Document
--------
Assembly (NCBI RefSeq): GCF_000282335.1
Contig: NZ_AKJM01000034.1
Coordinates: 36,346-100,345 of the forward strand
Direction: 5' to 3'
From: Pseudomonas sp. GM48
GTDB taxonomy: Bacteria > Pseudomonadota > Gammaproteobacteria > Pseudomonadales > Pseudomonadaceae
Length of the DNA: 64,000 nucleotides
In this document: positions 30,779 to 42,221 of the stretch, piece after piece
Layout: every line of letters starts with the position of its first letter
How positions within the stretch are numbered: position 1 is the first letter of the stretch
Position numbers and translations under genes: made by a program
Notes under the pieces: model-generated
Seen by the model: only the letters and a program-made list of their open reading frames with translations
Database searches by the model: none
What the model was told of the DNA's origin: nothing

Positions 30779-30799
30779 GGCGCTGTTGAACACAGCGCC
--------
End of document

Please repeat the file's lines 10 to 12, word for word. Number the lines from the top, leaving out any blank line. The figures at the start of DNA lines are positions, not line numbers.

How positions within the stretch are numbered: position 1 is the first letter of the stretch
Position numbers and translations under genes: made by a program
Notes under the pieces: model-generated